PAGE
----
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Katie van Schaijik

Bumping up against a bogus notion of charity

May. 9 at 2:36pm

The other day a friend sent me a message asking if I'd be interested in reviewing a book she's just published.  I told her I was scared I would hate it, which would put me in a dilemma.  I'm a critic by nature and vocation.  I can't dissemble.  And I'm afraid my honest impressions would discourage her in her work.  

She laughed and assured me that she finds private criticism helpful.  Then she sent me the book.  It came in the mail just now.  

As I held it, disliking the cover art, it occurred to me:  Wait a sec.  "Private criticism"?  Did she mean (perhaps unconsciously) to bind me not to say anything in public? 

Maybe she didn't mean to do that at all, but it's a notion I come across frequently in Catholic circles, viz. that is that public criticism is a violation of Christian charity.  The idea is that If a fellow Catholic writes a book or an article that you disagree with or have objections to, you have an obligation, in charity, to approach that person personally and privately, before making your criticisms known.  

I would like to say right here, right now, (as I have before and elsewhere), before I read the book, that this notion is false. Bogus and delibilitating.

If a friend were to come to me in confidence and ask me, as a favor, to review and critique her work before it's published, then (assuming I agree to do it) I would have an obligation, in friendship and in professional courtesy, not to make my criticisms public until she's had a chance to address them.  

Once a book or article is published, however, it is ipso facto part of the public domain.  And this point, a critic's concern is not primarily with the author, but with her readers, or, in other words, the public.  A critic owes the public her honest response.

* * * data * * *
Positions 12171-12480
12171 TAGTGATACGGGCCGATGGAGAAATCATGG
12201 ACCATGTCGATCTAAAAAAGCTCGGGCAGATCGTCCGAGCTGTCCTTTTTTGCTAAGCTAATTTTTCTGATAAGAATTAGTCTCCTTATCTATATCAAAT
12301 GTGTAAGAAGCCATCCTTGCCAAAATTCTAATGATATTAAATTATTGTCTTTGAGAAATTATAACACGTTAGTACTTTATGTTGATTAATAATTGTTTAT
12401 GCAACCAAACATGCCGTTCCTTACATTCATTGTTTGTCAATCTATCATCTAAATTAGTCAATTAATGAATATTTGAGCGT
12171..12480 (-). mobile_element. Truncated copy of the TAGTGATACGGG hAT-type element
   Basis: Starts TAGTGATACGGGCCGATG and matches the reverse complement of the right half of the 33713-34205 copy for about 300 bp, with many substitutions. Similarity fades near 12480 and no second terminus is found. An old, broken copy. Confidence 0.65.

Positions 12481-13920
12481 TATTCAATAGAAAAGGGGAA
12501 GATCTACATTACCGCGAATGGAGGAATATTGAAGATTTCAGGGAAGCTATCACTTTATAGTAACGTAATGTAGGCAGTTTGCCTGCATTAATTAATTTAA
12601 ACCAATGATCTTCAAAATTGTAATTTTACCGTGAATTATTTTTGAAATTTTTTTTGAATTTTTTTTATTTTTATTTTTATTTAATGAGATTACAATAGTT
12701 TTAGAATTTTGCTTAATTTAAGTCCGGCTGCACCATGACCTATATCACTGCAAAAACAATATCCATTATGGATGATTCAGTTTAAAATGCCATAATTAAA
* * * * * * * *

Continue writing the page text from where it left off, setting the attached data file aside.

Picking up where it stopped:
Now, that doesn't mean that there are never good reasons in a concrete case for choosing to keep criticisms private.  But as a matter of principle, it is not wrong, not a breach of charity, to make them in public.  On the other hand, it would be wrong--and a breach of charity--to accuse a critic of uncharity for doing her job as she understands it.

If you don't want to be publicly criticised, keep your thoughts and your creative works to yourself.  Once they're out there, it's not about you, it's about them, and everyone else.

Just this week I read a fun and perhaps apropos anecdote about the great critic Hilton Kramer, who died recently.  It was in a commemorative piece in the marvelous magazine he founded thirty years ago, The New Criterion.

Hilton liked to quote Walter Bagehot in this context: "The business of the critic," said Bagehot, "is to criticize."  One of Hilton's favorite stories involved the movie director and actor Woody Allen.  Back when Hilton worked at The New York Times, he happened to be seated next to Allen one night at a dinner.  He asked whether Hilton ever felt embarrassed when he encountered socially artists he'd written disparagingly about.  Without missing a beat, Hilton replied, No, why should I be embarrassed? They made the crappy art.  I just described it.


 

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